(November 6, 2014) – The mother of 22-year-old Canadian Damian Clairmont, who was killed fighting for the so-called Islamic State (ISIL), has announced the launch of a counseling program for radicalized youth.
“After experiencing so much pain, fear, trauma and panic in a very lonely place, I decided it wasn’t right for other families to have to go through this,” said Clairmont’s mother, Christianne Boudreau.
“If I can help save one life and one family from the same pain, Damian won’t have died in vain, and it will make all my efforts worth it.
“I would like to see all Canadians come together regardless of race, culture, religion, economical circumstance or family dynamic to build resilience in our communities and families,” she added.
Damian Clairmont was born in the eastern Canadian province of Nova Scotia and reverted to Islam following his dropout from high school.
Clairmont, who took the name Mustafa al-Gharib, traveled to the Middle East in late 2012, telling his mother that he was going to study Arabic in Egypt.
However, he went to Syria and joined Nusra Front and then went on to fight for ISIL.
He was killed in a town outside of Aleppo in December 2012 while fighting for ISIL.
Christianne Boudreau has set-up Hayat Canada Family Support, a family counseling and outreach program for relatives and friends of persons involved in extremist groups or on the path of a violent radicalization, including those traveling to battlefields in the Middle East.
“While seeking help for my own situation with my son, Damian Clairmont, I quickly realized that it was very difficult to find anyone to help us,” said Christianne Boudreau.
“Through a lot of research, I found that there were many organizations in Europe taking a very pro-active and support approach to the situation.”
“In fact, Hayat Germany has been operating since 2011 with a very good success rate,” she added.
The Hayat Canada Family Support is modeled on the German-based Hayat, which has had success as a counseling service for radical young Muslims and their families.
“The steps which Hayat uses to approach the situation start with a risk assessment as not all cases will be extreme,” Christianne Boudreau said.
“It could just be a situation of a family going through a sense of panic due to lack of knowledge and education on this topic.”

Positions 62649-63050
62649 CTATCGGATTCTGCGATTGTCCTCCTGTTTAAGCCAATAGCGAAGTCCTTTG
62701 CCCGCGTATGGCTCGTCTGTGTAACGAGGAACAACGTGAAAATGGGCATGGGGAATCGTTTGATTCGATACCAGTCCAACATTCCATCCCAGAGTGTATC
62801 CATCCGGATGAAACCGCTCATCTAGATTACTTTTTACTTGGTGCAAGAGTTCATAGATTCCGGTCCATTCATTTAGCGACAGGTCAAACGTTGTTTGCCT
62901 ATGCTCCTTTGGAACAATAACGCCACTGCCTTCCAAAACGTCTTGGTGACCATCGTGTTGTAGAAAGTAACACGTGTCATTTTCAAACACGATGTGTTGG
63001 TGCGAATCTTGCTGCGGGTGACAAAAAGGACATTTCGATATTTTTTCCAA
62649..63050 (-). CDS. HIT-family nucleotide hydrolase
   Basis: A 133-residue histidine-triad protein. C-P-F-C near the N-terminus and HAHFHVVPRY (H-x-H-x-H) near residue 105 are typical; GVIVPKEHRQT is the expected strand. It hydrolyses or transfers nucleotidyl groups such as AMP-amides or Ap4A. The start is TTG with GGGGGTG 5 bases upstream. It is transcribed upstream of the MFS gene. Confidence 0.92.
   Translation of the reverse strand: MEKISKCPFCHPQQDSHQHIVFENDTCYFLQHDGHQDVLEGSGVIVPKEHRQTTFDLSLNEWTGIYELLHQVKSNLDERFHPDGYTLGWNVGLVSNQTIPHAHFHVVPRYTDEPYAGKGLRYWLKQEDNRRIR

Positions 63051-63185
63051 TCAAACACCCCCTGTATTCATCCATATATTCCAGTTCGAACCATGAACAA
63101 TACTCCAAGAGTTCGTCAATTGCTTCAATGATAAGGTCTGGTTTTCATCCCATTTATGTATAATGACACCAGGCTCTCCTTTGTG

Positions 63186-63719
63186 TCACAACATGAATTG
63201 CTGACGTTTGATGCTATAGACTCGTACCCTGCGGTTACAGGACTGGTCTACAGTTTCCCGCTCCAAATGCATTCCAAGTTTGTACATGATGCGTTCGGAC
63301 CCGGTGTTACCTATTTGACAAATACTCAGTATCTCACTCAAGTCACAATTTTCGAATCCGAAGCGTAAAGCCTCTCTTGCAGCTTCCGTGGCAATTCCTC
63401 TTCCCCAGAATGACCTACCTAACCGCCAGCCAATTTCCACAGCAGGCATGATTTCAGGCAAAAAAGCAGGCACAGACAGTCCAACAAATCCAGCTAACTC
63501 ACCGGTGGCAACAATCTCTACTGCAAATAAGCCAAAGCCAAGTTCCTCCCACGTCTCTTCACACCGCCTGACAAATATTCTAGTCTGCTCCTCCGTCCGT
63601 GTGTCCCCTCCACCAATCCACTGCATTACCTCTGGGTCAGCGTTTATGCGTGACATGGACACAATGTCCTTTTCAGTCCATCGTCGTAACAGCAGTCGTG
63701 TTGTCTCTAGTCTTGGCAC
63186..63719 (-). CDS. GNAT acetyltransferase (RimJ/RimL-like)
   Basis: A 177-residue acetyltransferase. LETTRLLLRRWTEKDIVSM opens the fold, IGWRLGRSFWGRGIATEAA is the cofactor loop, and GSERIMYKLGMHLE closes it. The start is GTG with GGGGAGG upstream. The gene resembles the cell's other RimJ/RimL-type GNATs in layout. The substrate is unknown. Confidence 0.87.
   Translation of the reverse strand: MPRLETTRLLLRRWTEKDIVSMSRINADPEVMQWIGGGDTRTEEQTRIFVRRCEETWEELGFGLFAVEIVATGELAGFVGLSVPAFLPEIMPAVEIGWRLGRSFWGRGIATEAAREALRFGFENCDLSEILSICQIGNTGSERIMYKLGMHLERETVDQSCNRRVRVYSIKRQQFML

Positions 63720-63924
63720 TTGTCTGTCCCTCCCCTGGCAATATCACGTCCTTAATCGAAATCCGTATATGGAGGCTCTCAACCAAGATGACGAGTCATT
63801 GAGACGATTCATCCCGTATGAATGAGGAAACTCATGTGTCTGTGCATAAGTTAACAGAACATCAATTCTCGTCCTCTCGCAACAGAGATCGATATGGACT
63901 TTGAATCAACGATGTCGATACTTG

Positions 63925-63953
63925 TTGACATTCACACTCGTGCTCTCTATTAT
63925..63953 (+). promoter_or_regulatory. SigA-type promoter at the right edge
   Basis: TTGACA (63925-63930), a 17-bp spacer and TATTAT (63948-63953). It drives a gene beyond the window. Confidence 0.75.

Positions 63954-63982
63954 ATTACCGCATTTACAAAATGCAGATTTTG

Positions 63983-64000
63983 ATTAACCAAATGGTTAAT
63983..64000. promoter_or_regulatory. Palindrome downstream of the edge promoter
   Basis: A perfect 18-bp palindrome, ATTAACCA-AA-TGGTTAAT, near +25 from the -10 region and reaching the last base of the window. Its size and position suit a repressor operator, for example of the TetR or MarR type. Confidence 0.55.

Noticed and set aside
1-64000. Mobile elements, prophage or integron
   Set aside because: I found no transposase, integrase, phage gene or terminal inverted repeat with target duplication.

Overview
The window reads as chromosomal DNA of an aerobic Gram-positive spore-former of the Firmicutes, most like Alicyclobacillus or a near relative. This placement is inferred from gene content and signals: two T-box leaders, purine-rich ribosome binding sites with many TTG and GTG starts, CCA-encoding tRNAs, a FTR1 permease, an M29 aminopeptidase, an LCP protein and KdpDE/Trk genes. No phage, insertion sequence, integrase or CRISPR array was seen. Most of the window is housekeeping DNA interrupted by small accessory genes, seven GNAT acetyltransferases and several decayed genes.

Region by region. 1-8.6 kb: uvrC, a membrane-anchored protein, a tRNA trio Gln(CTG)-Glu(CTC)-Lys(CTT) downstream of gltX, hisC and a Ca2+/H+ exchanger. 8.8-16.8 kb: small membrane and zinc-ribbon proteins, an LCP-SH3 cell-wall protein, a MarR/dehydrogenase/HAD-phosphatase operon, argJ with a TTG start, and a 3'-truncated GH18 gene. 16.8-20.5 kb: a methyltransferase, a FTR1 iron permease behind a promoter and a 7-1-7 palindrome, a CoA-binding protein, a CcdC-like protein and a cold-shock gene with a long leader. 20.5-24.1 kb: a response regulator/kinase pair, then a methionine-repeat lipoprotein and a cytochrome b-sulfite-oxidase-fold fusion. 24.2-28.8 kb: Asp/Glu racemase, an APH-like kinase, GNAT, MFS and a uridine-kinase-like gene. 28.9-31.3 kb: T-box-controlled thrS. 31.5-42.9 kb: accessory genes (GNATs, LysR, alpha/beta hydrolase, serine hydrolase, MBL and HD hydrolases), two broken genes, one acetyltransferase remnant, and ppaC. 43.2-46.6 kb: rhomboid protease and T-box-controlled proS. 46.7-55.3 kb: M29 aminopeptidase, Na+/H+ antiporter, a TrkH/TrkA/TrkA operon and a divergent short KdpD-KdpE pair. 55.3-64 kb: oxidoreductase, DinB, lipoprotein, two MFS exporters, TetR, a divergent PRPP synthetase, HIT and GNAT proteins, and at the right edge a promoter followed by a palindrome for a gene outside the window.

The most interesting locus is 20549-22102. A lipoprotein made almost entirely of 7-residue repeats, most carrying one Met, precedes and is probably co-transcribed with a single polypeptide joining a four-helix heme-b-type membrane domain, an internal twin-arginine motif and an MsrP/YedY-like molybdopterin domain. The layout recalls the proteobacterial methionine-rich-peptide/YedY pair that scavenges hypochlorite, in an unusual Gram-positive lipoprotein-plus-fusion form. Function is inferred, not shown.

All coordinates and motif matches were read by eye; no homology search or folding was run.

“Once that has been established, as each case is very individual, coaching and support will be provided for the family to try and reach out to the youth at risk from a logical and trained approach to try and reign the youth back in,” continued Boudreau.
“We will also provide grief support if the family has already lost a loved one to this. In the meantime, we will continuously deliver and provide educational awareness to communities and youth through partnerships with other organizations.”
Boudreau is raising funds to provide a 1-800 hotline for easier access as well as additional resources for 24/7 access and ongoing education and training.
“We have an official public launch planned for November 24th in Calgary for a project called Extreme Dialogue partnered with Institute for Strategic Dialogue in the UK,” said Boudreau.
“This is both an educational program, including resource guides, as well as propaganda for the various social media platforms to try and stop what is being put out by ISIS in an effort to counter their narrative.”
“We will continue to be open to new programs and opportunities to support families and communities as they come along, while partnering with as many programs and organizations that it takes,” she noted.
Christianne Boudreau’s website, http://hayatcanada.webs.com, includes a link to a crowd funding donation page where she hopes to raise $250,000 for the project.